Practising self care after breast cancer isn’t always easy, especially in the lead up to Christmas. Fay shares five tips for being kind to yourself in the busy holiday period.
I noticed a large breast lump
I found a large lump in my left breast. There were other signs too, including an inverted nipple and a change in breast shape. Because I noticed the signs, deep down I knew it was breast cancer before I was diagnosed. I was 29.
Although the cancer was found in the early stages, it had spread to the lymph nodes on my left side. I had six rounds of chemotherapy, a double mastectomy with lymph node removal, and fifteen rounds of radiotherapy.
I was worried about my family
Even though I was expecting a breast cancer diagnosis, I felt so frightened and lost when I was diagnosed. But what I was most upset about was the pain it would cause my family.
I felt emotionally exhausted after treatment
I thought I'd feel relieved after treatment, but I felt drained. I was emotionally exhausted. New worries started to creep in, like the fear of recurrence.
I struggled to love the ‘new me’
I struggled most with the side effects of hormone therapy and the physical aftermath of surgery. Despite the fantastic care I received, my body and mind were traumatised. I struggled learning to love the ‘new me’ I'd become.
It can be difficult remembering to practise self care after breast cancer, particularly during busy times, like Christmas. As a self-confessed Christmas fanatic, here are my five top tips for being kind to yourself over the holidays.
1. Manage your expectations
I love everything about Christmas. The food, drinks, decorations and, most of all, spending quality time with loved ones. But it’s so important to be realistic about what you're able to do and manage your expectations.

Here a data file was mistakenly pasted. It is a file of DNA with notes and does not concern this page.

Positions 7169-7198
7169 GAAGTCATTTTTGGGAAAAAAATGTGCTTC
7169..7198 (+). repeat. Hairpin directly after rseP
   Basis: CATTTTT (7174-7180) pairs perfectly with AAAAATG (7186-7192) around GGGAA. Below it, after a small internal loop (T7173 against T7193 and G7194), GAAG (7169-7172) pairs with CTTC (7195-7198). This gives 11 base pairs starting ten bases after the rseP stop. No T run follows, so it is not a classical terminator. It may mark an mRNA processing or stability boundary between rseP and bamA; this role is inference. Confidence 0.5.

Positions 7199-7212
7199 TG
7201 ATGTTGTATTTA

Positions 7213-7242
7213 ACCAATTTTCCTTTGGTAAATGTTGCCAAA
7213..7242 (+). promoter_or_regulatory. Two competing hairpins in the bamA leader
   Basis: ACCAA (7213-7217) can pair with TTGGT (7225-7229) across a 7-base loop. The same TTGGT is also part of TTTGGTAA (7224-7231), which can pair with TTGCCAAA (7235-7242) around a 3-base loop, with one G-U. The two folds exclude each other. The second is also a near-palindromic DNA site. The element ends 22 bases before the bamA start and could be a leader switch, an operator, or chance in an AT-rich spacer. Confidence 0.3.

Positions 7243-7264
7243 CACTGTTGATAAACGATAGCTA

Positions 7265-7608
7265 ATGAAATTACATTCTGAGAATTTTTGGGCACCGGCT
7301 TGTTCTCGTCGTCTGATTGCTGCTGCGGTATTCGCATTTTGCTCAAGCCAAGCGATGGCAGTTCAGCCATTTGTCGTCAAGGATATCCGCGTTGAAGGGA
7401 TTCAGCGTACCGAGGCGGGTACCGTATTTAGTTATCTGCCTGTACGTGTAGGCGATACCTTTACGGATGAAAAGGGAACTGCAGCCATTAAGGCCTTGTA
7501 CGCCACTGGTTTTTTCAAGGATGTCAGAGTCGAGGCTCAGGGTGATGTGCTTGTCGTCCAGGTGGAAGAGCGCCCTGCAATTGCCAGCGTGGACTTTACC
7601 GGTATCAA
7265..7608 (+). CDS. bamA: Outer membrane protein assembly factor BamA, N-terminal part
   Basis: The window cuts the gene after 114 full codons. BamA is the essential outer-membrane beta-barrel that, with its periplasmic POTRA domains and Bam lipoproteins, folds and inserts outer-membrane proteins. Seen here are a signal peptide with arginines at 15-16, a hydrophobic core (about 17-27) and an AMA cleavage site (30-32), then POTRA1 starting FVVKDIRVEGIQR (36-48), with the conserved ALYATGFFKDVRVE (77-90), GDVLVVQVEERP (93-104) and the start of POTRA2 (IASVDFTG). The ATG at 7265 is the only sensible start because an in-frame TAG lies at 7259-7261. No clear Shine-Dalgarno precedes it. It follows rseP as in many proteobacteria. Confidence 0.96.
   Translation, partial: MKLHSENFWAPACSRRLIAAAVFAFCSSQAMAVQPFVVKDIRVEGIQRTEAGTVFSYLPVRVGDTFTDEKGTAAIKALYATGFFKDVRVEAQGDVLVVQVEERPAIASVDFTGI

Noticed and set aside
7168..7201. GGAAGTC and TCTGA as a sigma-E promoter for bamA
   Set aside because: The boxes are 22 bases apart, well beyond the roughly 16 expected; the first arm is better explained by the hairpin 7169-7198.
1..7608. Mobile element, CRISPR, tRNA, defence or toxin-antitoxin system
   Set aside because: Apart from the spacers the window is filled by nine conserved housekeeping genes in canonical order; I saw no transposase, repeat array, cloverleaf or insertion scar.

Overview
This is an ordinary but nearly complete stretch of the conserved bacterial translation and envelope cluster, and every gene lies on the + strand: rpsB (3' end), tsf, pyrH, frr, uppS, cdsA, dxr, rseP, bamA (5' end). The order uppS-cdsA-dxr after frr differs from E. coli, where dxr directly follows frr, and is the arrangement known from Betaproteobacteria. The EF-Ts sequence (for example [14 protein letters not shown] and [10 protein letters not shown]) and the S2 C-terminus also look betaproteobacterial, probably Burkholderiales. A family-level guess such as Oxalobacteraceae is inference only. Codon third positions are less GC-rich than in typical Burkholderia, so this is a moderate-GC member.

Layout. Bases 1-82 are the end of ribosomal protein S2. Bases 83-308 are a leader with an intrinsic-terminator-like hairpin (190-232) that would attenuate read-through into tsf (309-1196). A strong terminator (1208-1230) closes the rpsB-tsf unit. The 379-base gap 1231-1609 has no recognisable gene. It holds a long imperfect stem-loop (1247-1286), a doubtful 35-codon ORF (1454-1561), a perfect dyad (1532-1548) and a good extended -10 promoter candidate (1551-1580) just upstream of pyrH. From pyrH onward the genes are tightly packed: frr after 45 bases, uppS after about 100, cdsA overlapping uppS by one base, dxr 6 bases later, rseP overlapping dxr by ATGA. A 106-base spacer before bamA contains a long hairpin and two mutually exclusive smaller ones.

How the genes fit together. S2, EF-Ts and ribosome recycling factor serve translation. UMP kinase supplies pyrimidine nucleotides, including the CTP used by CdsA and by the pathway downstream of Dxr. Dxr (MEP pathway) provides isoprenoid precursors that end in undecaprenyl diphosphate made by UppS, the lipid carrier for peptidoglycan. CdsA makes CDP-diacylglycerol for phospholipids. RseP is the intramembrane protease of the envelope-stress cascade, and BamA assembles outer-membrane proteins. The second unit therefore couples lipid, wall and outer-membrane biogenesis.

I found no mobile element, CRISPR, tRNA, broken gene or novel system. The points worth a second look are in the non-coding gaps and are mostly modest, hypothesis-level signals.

While it’s never easy to say ‘no’, try to respect your ‘new normal’ and preserve your energy levels. Take a moment to question your plans – are you over committing? It’s easily done, especially if you’ve had to miss out during treatment.
2. Be open with your loved ones
If you’re feeling drained or having an off day, tell your loved ones about it. Most of the time, talking about difficult moments can be a massive relief. It’s true when they say, ‘a problem shared is a problem halved.’
3. Be patient
It’s tough for family and friends to watch us struggle. You may not always want to be ‘fussed over’, but sometimes it’s nice to let your loved ones take the reins.
On the other hand, if you’re the loved one or friend, be patient with us too. Trying to find our way through the fog of cancer is draining. We may not always say it, but your support makes the world of difference.
4. Be kind to yourself
Prioritise you. Your body and mind are trying to process a massive trauma, and busy times such as Christmas (and the build-up to it) can create pressure. Take those opportunities to enjoy a Christmas film snuggled up on the sofa, a hot chocolate with your friend, or soaking fruit for that epic Christmas cake! Wherever your happy place is, let yourself go there with bells on.
5. Be yourself
I’m a big Christmas fan, but not everyone is! And that’s completely fine. Be yourself and know what you want to do (and equally avoid) over Christmas. I find I'm most content when I relax and give myself permission to be me. If you love the festive season, then deck the halls. If you’re not a fan, do whatever makes you happy. Whatever you do, be yourself.
For more hints and tips for managing life after treatment, check out our free Becca app.